Sears Canada Inc. (NASDAQ:SRSC) has sought court protection from its creditors so it can eliminate nearly 3,000 jobs and close 59 stores. The company secured protection from Ontario Superior Court under the Companies’ Creditors and Arrangement Act. Under Canadian law, the statute gives troubled corporations owing in excess of $5 million to creditors the opportunity to avoid bankruptcy.
Sears Canada operates 225 stores under the Sears and Corbeil names. The retailer is a separate, publicly traded company that was spun off from Sears Holdings (NASDAQ:SHLD) in 2012. The company’s executive team said on June 13 it did not expect its cash flow to meet obligations due in the next 12 months.
The company says that the moves are necessary for it to continue operating. Documents filed with the court say the company needs the protection so it could “continue operating as a going concern as it pursues restructuring options including reorganization and a potential sale of the business in order to maximize enterprise value.” They also say that various Sears divisions “are facing a looming liquidity crisis and will be unable to meet their obligations as they become due without court protection.”
The documents say that Sears Canada has secured up to about $450-million of debtor-in-possession financing from its two existing lenders in two interim financing facilities. Sears also has developed a “key employment retention plan” that provides “appropriate incentives” for Sears’s critical staff “to remain their current positions and ensures that they are properly compensated for the assistance in the restructuring process.” Sears Canada has hired BMO Nesbitt Burns as its financial adviser and Osler, Hoskin & Harcourt LLP for legal counsel. The board of directors has retained Bennett Jones LLP as its law firm.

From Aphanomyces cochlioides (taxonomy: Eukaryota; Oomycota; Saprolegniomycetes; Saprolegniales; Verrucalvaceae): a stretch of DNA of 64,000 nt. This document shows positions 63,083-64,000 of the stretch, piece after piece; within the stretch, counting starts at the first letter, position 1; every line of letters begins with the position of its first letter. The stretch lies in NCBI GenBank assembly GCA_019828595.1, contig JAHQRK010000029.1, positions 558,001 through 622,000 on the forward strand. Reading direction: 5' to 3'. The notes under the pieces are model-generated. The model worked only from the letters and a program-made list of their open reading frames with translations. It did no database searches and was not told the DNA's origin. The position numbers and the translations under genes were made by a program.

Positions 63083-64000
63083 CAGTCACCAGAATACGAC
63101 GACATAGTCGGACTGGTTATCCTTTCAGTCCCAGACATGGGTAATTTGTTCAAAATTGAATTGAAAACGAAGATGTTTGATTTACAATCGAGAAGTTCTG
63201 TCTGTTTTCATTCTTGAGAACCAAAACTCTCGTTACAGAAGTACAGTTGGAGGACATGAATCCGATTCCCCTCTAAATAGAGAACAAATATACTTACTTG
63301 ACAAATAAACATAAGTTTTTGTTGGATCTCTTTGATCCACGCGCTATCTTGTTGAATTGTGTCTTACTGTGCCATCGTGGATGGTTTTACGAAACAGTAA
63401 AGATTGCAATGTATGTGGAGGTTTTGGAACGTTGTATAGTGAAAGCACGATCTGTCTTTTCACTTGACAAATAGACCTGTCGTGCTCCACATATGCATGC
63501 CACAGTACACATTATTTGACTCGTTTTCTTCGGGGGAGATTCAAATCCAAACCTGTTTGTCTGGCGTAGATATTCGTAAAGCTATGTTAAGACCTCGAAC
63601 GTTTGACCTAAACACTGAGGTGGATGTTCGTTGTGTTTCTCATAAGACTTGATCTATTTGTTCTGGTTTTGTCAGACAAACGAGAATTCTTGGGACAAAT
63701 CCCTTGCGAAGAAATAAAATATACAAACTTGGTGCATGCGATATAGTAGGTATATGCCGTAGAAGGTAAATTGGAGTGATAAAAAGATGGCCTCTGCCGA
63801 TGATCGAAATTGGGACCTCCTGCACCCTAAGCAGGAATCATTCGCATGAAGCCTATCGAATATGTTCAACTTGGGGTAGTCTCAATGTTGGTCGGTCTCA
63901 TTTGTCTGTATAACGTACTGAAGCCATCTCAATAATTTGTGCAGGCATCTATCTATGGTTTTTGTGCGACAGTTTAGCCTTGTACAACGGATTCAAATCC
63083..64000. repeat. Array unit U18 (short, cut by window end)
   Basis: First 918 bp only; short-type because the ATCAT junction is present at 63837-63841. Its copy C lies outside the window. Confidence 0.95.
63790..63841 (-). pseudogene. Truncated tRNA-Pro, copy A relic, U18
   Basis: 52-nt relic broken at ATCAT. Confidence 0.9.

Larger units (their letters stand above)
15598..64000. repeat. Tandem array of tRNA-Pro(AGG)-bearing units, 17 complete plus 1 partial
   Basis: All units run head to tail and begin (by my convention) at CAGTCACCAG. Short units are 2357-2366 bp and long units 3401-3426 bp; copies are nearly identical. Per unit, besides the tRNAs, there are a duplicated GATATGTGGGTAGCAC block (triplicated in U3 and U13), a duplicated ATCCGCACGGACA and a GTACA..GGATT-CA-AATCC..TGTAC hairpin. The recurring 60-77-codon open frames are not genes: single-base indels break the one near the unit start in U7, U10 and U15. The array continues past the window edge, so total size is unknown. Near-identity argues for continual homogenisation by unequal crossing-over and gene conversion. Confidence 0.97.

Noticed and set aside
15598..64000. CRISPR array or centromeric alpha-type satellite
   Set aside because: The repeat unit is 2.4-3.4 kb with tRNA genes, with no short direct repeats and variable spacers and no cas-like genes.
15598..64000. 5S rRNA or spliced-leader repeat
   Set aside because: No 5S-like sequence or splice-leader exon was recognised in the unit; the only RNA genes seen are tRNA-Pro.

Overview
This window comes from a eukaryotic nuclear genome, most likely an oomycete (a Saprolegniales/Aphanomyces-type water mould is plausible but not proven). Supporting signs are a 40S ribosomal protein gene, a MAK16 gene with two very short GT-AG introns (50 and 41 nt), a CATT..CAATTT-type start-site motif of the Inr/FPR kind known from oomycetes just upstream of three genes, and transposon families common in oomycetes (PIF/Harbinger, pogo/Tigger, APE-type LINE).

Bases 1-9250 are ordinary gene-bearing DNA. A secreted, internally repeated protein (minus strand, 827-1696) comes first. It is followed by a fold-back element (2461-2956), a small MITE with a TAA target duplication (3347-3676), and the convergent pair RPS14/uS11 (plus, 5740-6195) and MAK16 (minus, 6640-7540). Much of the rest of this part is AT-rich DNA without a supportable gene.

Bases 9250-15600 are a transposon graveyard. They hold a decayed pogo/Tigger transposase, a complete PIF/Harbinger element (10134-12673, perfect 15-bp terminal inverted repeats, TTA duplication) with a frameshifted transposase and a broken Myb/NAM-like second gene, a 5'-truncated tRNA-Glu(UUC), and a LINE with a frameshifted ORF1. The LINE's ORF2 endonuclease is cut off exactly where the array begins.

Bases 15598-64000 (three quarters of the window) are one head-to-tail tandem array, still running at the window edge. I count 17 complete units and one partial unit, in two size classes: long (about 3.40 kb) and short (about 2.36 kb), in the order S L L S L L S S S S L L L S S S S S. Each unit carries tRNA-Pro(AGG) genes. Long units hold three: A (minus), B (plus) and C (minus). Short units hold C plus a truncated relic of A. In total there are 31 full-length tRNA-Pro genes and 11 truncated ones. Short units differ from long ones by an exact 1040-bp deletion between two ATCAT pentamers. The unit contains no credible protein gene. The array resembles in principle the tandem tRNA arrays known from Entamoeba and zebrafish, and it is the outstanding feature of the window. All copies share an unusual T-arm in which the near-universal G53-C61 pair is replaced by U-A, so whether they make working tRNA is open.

Sears has not released details the specific timing of the store closings. The store closures include 20 large department stores, 15 of its home stores, 10 outlet stores and 14 Hometown locations. Due to the closures, 2,900 of its 17,000 employees will lose their jobs. The company said in a statement that its other outlets will remain open.
The initial CCAA court order is in effect for 30 days, subject to extension by the court. The court appointed FTI Consulting Canada Inc. as monitor in the Sears case to oversee the restructuring. The initial CCAA court order does not apply to Sears Canada‘s pension assets previously contributed in to the pension plan, as those assets are held separately from the assets of the Sears Canada Group.